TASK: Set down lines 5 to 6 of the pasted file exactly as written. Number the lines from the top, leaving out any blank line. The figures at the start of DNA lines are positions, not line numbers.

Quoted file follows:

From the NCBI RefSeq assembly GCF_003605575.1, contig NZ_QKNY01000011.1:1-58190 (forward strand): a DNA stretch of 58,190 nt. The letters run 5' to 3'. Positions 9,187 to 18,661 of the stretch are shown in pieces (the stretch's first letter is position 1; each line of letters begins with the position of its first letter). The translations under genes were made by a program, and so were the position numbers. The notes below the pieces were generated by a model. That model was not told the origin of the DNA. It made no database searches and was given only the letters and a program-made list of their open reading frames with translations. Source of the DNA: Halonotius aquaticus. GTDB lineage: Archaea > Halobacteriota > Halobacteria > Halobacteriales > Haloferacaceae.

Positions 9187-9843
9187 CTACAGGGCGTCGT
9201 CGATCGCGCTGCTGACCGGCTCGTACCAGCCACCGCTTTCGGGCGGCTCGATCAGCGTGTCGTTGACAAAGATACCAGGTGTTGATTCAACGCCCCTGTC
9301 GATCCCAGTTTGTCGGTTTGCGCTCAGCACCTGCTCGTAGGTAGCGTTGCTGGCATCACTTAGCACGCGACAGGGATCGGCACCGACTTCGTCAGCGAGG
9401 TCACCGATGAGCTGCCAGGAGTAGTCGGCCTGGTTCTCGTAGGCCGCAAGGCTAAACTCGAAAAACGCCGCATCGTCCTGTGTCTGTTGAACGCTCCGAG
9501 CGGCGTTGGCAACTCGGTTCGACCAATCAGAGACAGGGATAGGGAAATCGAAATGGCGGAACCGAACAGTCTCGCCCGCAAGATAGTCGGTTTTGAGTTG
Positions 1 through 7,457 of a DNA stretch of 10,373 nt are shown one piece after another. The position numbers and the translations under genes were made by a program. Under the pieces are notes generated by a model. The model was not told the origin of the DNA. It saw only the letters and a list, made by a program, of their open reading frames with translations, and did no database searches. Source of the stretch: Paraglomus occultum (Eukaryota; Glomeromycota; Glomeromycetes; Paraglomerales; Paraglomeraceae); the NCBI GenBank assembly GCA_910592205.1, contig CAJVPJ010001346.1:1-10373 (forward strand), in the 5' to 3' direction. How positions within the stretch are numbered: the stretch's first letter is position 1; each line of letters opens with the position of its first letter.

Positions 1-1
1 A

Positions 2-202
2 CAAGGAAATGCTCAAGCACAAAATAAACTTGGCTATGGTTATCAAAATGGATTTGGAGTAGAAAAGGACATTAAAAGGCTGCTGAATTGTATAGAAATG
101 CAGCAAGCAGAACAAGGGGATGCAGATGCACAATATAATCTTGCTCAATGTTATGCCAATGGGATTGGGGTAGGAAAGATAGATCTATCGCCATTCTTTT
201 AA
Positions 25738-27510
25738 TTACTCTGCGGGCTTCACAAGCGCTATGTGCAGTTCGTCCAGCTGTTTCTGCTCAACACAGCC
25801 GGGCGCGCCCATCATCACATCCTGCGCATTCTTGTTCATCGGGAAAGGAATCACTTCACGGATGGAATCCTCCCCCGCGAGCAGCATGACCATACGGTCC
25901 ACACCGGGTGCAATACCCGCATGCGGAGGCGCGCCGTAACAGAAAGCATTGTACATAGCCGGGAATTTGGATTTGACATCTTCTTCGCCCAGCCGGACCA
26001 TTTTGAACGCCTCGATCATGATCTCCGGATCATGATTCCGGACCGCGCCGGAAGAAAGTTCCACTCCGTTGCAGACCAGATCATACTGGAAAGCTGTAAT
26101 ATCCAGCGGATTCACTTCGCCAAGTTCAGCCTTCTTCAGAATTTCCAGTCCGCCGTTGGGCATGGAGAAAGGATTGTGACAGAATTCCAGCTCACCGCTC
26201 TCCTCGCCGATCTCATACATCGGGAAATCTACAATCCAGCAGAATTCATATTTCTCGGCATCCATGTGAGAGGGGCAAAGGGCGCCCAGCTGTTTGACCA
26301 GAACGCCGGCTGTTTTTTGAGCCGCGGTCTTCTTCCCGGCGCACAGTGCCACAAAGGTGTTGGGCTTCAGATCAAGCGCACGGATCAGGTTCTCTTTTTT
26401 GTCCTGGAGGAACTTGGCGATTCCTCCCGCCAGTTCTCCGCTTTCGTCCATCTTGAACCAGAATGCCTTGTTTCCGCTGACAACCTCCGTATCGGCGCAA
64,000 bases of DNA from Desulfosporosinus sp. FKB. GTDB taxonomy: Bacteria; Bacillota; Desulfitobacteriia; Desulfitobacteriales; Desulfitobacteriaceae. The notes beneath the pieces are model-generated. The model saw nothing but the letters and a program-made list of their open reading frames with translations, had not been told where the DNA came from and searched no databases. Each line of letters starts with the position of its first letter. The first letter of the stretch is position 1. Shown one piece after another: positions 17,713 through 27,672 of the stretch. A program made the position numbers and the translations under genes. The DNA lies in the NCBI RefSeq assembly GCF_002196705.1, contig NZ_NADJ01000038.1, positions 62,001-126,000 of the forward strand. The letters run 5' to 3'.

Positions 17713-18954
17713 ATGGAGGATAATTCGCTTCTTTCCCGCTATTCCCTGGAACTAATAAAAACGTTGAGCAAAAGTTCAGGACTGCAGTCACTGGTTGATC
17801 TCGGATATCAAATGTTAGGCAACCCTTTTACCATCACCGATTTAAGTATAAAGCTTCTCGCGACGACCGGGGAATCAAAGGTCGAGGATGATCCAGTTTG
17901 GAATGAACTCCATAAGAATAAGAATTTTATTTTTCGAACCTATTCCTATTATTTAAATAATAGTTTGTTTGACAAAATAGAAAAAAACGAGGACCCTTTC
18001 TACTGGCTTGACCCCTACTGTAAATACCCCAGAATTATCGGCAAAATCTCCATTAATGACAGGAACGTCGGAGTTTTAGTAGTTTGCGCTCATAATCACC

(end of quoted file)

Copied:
9301 GATCCCAGTTTGTCGGTTTGCGCTCAGCACCTGCTCGTAGGTAGCGTTGCTGGCATCACTTAGCACGCGACAGGGATCGGCACCGACTTCGTCAGCGAGG
9401 TCACCGATGAGCTGCCAGGAGTAGTCGGCCTGGTTCTCGTAGGCCGCAAGGCTAAACTCGAAAAACGCCGCATCGTCCTGTGTCTGTTGAACGCTCCGAG